Concordia's Thursday Report

Vol. 29, No.14

April 21, 2005


Academic advisors share insights, experience

By Lina Shoumarova

Academic counsellors Maria Ponte and Shoshana Kalfon

Academic counsellors Maria Ponte and Shoshana Kalfon
Photo by Lina Shoumarova

“You are the personalization of what has become a depersonalized university experience.” With these words Provost Martin Singer opened the National Academic Advising Association (NACADA) Conference, which took place in Montreal March 23 to 25.

To 280 academic advisors from universities and colleges from across northeast Canada and U.S., Singer delivered an inspiring speech about how universities make students believe in themselves and become better, more informed citizens.

In a more grave tone, he also spoke about the changes the university has undergone in the last quarter of a century. “They have sort of lost their way, in my opinion,” he said. From an intimate, small-knit community, the university has become a corporatized environment and the students critical consumers. The challenge now is how to personalize education.

Advising is one of the ways. “The principle role of advising is to get students to believe in the power within,” Singer said. Many of the advisors in the room nodded in agreement.

The conference offered 48 sessions on topics ranging from retention and academic success to advising undecided, Native and LGBT students.

Shoshana Kalfon, an academic counsellor at Concordia, said exchanging of knowledge, ideas and experience “makes you feel that you are not alone.”

Kalfon and her colleague Maria Ponte co-chaired the conference. During their own presentation, they spoke about a recent reorganization in Concordia’s Faculty of Arts and Science.

In the spring of 2003, Singer, then Dean of the Faculty, created a Student Academic Services Unit that merged academic advisors and admission counsellors.

From two people doing advising and six people doing admissions for 37 departments, now eight people are doing both. Before the merger, both Kalfon and Ponte were academic advisors.

“We knew nothing about admissions, and we had to learn the rules and regulations of the university,” Ponte said.

The mandate of the new office is to guide students from admission to graduation. “The fact that they have a name is really important,” Maria Ponte said.

Academic counsellors receive general requests related to undergraduate admissions and readmissions, grade changes, credit transfers and withdrawals. More than 3,000 students sought their help last year.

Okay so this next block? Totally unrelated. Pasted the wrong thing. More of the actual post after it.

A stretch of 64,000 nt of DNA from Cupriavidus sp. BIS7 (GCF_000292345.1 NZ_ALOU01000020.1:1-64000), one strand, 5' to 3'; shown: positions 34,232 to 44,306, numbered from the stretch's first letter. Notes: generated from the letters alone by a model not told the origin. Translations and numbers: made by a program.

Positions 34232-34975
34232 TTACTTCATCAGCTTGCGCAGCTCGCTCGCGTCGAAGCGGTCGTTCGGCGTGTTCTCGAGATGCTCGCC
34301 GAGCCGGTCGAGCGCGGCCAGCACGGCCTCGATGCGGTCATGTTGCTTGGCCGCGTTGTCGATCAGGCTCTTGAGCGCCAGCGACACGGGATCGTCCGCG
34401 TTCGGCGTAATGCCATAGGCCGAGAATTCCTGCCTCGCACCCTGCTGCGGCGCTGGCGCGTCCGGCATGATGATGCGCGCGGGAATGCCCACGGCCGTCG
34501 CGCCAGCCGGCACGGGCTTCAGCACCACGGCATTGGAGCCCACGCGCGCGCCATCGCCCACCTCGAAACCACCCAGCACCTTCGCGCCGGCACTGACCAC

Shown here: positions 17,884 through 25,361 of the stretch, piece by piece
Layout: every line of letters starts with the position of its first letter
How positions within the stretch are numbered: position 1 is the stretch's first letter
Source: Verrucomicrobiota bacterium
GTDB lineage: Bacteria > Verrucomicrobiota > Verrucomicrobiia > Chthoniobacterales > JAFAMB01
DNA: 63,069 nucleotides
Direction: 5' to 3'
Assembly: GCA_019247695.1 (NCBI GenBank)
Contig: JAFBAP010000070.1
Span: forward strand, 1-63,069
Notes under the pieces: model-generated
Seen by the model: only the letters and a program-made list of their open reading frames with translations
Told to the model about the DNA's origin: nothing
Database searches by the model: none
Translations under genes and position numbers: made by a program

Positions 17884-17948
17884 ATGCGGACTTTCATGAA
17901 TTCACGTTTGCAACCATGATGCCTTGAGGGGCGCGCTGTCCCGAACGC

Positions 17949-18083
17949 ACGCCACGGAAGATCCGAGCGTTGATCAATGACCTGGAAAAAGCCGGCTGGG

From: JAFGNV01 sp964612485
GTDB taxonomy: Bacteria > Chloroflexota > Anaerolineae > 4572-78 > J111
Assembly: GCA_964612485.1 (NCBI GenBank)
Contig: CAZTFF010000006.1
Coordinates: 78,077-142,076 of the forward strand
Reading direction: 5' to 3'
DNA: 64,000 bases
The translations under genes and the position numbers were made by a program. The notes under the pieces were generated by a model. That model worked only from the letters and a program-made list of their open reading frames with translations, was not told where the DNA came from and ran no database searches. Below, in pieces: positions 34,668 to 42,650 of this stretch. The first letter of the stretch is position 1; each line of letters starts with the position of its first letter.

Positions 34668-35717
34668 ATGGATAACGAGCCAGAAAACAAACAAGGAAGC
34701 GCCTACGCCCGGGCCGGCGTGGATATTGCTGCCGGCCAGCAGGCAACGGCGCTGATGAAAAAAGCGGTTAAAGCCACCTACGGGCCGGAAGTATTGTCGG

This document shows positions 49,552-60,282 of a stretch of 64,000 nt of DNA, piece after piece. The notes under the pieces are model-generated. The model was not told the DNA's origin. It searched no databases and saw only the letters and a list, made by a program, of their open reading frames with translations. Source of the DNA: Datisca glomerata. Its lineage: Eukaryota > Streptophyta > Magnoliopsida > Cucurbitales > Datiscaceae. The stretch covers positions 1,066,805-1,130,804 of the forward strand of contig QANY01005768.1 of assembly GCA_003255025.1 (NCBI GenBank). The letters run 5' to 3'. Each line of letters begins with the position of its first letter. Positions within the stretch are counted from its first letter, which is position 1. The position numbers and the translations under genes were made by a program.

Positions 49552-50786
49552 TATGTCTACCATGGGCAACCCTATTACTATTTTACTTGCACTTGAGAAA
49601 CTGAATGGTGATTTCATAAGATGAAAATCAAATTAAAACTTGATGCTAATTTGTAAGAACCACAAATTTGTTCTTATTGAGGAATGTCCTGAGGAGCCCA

Still more students are expected to approach them this year. Right now, materials are being prepared: the unit’s website and a handbook with information about admission procedures, academic definitions, the Student Information Management System and more.

Advising starts with listening. “You have to be approachable, a people person, and students need to feel like they can tell you something,” Kalfon said. Another crucial quality is knowledge of the university and student services.

Ponte and Kalfon continue to counsel students one-on-one, including giving advice over the phone or via e-mail. They love to tell stories about students they have helped successfully.

“Some of them send notes after graduation, and this is the most satisfying part of the job, to know that you have made a difference in somebody’s life,” Kalfon said.

Among the plaques on the wall in her office is one from NACADA honouring Kalfon with the academic advising excellence award for Canada for 2004. This year’s prize recipient is also from Concordia: Sheri Kuit, undergraduate programs assistant in the Sociology and Anthropology Department.

Maria Ponte would like to see an introductory course for students who are about to enter the university. “Students are unprepared; they don’t know what to expect from university life,” she said.

The course would deal with such important issues as writing academic papers, doing research and plagiarism. Kalfon said, “It would give students the opportunity to meet their peers, to create small communities and to connect.”